Discussion in 'Steelhead' started by JesseC, Aug 5, 2013.
It's what you did after you tailed it that makes you less of a man JS.
No need to be an ass.
The best way to land a 20lb steelhead is to fish alone and either leave your camera at home, or have your camera buried under your waders where you can't retrieve it. Having a camera with dead batteries would probably work too.
When I landed the one steelhead I think was 20lbs I slid him into the shallows, and then tried to dig my camera out of my pocket under my waders. While I was doing that, the fish made one flop, knocked the spoon from his jaw, and swam away.
Going by the rule of every inch over 20" equaling a pound, I've landed a couple 17's and a few 14's. This fish was in a different class and had proportions I haven't seen on any other steelhead.
I now keep my camera tethered to the shoulder straps of my waders.
Jesse, I believe that to accomplish what you are insinuating here would make one more of a man. That is a rather large hole to fill. It's alright, Ed, Jesse is just projecting his shortcomings. Pun absolutely intended.
I was just saying that you should release them gently - not sure what you guys are talking about....carp are majestic beasts worthy of the utmost respect.
I don't think this belongs in the steelhead forum. ; )
Ha, you just created a new term; "Internet 20 Pounder".
It's called Angler's Measurements. Or, Angler's math. Or, more likely, the fish are shape-shifters.
They may start out at 20 pounds but when landed, they shape shift into something much, much smaller.
When fishing Mann Lake, one of our fishing buddies would announce that he was sure the cutthroat he just hooked HAD to be on the the 20-inchers that can be found in the lake. As he brought it closer to hand, the fish mysteriously shape-shifted into a 14-inch cutthroat.
So, we all joined in. Once we hooked a trout we'd shout that it had to be AT LEAST a 20-inch fish. Somehow, the damned fish lost length during the fight and were much smaller when we finally netted the critters.
Shape-shifters, I tell ya, shape-shifters...
I have no idea what any of you are talking about. Just like most people, every Steelhead I have ever lost was AT LEAST 20#.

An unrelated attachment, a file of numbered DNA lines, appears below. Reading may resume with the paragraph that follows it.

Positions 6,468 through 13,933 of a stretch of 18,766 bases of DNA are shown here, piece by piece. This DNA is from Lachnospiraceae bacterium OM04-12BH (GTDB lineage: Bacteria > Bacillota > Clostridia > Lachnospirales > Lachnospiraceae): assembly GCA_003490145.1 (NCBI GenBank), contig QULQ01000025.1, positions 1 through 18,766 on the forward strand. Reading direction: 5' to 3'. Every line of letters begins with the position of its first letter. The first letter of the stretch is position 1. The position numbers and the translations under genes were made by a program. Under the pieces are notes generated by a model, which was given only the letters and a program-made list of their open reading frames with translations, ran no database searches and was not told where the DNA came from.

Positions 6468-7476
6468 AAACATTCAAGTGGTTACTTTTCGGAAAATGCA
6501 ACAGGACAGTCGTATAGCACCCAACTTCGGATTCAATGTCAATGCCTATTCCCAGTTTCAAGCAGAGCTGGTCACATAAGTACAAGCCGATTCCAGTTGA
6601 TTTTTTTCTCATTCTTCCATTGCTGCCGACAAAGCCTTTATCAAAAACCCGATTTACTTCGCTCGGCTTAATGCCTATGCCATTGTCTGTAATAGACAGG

To land them I imagine you continue to reel or strip line in until you can beach/reach the fish. But that's just what I do with the little ones.
what a buzz kill, your ruining my dream I guess when my 20lbs steelie nears the beach Pamela Anderson is not going to appear to net my fish, Now I'm totaly bummed out
Pamela Anderson??? So 1990's.....
Yeah, but.... It's not just peak swimming speed. Mass = approximately length ^3. (M x v^2)/2 = kinetic energy, so there's a couple power functions on length since as you said, v is ~ proportional to length. Force x time = work. That's why you get worked by a big fish! They can pull harder for a longer distance. Head shakes have more mass and distance in them, jumps are higher, and that puts more strain on your tippet.
What I should have said is that you can more easily tail a steelhead than a carp. The tail is the steelhead's downfall because the peduncle is small, caudal fin stiff and makes a perfect handle. Same with albacore, sharks, other salmon, especially chum and atlantics.
On a common carp, the caudal fin just curls up when you try to tail them.
March 21, 2001 Quinault River 43 3/4 inches ... Still etched in my mind... Not good, just lucky..... I remember setting the hook and thought for a good while I was stuck on a rock. Frustrated and tried to break my line by yanking it by hand, on the third try- it yanked back....
Haha, word, just had to be a wise ass. Chums are definitely the easiest fish I have ever tailed. I have yet to get an Atlantic, but they are on the top of my freshwater list.
Hooked three, landed two.
All on gear, biggest on fly gear was this winter and was around 15# from river X.
I need to figure out where this river X is. I keep seeing it mentioned but can't find it in any of the searches I've done, or on any maps. Dang!